The sci-fi/cop/comedy franchise known as Men in Black has always traveled a wavy road. The original which came out in 1997 and starred Tommy Lee Jones and Will Smith got huge accolades despite that it included a lot of gross or disturbing physical gags. When the second chapter arrived in 2002, the gross humor got worse and so did the reviews. However, the franchise was able to redeem itself (mostly) for Men in Black 3 ten years later. Fast forward seven more years and we have a new story with new characters and locales. The fact that this one does not star either Jones or Smith, not even in a cameo, is enough to make some fans jeer, but for me, the new combo of featuring Chris Hemsworth and Tessa Thompson is a welcomed change.
If you haven’t seen the first three movies, don’t bother rushing out to rent them to get caught up. It won’t be needed. MIB: International does a great job catching new people up without weighing down old fans with an origin story. Well, in a way it does.
This MIB assumes that you already know that aliens from other planets are interacting with much of our world but in secret and the MIB team sworn to protect us from the ones that get out of hand. While the story begins with excitement at the Eiffel Tower with Agent H (Hemsworth) and Agent High T (Liam Neeson) battling some … thing known as The Hive, the story abruptly goes back a number of years when super-science kid, six-year-old Molly and her parents have a run in with a creature that was…not from around here. Before Molly’s parents can call the police, two Men in Black appear at the doorstep and flashing them with the iconic memory-wiping Neuralyzer, only Molly avoids it creating a life-long career learning adventure for a career that isn’t supposed to exist.
Eventually, a grown up Molly (Thompson) works her way into having an interview with the head of MIB, Agent O (Emma Thompson) and after Molly more-or-less impresses her, she is sent to work with Agent H under the leadership of Agent T. Got that? The two can’t stop bragging about how they defeated The Hive with only their wits and their Neuralyzers.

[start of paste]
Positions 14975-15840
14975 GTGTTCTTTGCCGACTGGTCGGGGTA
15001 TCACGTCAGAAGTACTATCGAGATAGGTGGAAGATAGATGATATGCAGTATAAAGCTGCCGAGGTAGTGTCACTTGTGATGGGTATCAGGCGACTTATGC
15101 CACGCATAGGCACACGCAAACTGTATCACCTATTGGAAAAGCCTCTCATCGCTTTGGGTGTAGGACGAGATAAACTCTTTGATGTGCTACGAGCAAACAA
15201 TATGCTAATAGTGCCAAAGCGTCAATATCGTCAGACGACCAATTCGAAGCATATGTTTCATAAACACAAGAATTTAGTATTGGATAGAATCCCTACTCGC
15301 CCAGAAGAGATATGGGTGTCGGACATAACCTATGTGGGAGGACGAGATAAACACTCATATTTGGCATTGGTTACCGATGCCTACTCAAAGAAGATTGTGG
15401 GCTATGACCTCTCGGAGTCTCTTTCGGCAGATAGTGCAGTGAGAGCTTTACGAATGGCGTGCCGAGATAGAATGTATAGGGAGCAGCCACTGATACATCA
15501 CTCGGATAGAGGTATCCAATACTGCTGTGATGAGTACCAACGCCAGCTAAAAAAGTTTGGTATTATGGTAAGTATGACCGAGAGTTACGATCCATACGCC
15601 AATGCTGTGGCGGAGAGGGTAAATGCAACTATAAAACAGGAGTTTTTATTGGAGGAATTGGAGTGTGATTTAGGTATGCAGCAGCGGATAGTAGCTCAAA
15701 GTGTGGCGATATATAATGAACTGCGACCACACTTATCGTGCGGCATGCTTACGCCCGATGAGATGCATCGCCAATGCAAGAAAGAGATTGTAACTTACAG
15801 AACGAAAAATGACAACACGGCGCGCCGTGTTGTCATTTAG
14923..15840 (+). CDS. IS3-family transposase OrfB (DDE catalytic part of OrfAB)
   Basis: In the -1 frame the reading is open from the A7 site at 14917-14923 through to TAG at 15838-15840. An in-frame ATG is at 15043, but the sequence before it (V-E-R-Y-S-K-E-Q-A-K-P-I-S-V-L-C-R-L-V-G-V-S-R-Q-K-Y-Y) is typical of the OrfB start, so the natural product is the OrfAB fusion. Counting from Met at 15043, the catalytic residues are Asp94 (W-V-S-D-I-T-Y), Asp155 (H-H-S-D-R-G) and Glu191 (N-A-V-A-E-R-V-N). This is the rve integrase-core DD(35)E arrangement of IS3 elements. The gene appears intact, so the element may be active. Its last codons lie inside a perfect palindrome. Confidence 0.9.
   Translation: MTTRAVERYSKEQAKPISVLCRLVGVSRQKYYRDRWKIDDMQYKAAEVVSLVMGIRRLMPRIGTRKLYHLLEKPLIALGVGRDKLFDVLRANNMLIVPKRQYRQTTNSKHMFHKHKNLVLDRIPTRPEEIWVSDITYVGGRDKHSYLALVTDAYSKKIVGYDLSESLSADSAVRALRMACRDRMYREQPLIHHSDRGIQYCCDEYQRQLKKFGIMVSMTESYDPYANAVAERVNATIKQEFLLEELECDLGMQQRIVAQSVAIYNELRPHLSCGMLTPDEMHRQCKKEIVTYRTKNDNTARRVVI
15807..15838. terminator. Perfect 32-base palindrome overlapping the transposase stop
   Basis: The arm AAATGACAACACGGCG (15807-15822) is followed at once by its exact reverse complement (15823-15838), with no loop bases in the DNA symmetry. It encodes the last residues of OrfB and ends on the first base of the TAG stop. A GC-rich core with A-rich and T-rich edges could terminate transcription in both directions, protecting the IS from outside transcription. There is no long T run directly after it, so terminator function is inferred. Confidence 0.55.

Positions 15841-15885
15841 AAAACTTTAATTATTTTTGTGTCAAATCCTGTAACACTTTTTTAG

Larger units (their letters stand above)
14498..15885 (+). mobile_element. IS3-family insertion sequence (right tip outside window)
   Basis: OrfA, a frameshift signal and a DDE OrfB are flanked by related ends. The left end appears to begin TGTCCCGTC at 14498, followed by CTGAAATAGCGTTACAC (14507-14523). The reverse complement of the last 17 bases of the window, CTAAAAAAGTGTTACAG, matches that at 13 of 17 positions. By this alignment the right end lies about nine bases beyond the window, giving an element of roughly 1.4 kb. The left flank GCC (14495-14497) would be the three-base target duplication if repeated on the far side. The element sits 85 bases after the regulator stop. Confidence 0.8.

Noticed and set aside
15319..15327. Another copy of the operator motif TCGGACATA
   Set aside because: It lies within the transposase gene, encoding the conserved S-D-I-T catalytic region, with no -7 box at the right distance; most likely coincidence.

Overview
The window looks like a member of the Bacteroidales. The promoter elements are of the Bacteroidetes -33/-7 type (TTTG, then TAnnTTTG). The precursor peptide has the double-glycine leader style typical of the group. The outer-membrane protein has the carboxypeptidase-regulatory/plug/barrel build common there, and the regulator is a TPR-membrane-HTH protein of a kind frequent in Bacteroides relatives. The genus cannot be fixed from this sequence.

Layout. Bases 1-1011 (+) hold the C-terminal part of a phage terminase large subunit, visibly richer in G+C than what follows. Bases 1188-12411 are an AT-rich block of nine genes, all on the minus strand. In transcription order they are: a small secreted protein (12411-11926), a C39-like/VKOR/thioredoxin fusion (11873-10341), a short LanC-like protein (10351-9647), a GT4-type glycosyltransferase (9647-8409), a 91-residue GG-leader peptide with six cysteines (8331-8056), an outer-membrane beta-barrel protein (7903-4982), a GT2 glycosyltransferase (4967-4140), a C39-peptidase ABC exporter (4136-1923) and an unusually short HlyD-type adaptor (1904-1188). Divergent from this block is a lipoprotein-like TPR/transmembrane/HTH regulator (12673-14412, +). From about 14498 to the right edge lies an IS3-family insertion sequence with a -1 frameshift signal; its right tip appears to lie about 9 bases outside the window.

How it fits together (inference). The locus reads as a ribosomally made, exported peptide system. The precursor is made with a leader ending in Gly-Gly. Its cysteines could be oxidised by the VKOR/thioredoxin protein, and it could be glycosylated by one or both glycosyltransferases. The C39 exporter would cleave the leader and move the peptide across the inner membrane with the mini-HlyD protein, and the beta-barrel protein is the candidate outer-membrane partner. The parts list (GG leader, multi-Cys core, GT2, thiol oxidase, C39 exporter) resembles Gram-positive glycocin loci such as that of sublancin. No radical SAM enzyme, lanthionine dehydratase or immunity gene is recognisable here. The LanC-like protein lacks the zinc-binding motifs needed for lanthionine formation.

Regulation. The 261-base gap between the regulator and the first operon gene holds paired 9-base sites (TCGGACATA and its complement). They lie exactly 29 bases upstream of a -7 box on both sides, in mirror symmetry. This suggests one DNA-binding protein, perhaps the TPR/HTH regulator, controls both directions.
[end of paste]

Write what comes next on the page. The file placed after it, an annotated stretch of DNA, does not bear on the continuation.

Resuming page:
The new Agent M is green, but it is refreshing that Art Marcum and Matt Holloway’s script didn’t the working pair in the stereotypical manner where the man thinks it’s beneath him to work with a woman and the woman feels that she needs to show the man up in order to earn respect. Well, there is a little jostling here and there between the two, but for the most part, they hit it off pretty quickly.
The pair is tasked with meeting with a creature character known as Vungus and is considered alien royalty and keep him safe. They soon learn that not only do others want to harm Vungus, but they also want a secret item he’s hiding. As you can imagine, things go sideways and the two are literally sent around the world including London, Morocco and Italy. Along the way, they meet little alien, Pawny (voiced by Kumail Nanjiani) who becomes the two little sidekick. I wasn’t going to like this character, but Nanjiani is so funny, that Pawny won over my heart pretty quickly. They also run into Agent H’s former volatile love interest, Riza (Rebecca Ferguson), two shapeshifting assassin creatures played by real-life twin brothers Laurent and Larry Bourgeois (who won the first season of NBC’s World of Dance of all things!) and a bunch of other creatures including a few from the previous films.
While not as “edgy” as the previous films, MIB: International is a fun romp with a likable cast and plenty of laughs. If you’re looking for a complicated storyline (or even one who haven’t heard before) you won’t find it here, but it doesn’t really matter. And despite the PG-13 rating, the swearing and violence it kept to a minimum. While I wouldn’t go as far as calling the film a family movie, I do say that it is a lot more family-friendly than a lot other movies.
Some critics have argued that the two leads lack a certain chemistry, but while the two do care for each other, I think it really means that the two, above all else, respect each other, which again, is refreshing to see in this post “Me Too” movement.
I write about arts and entertainment in the greater Seattle area.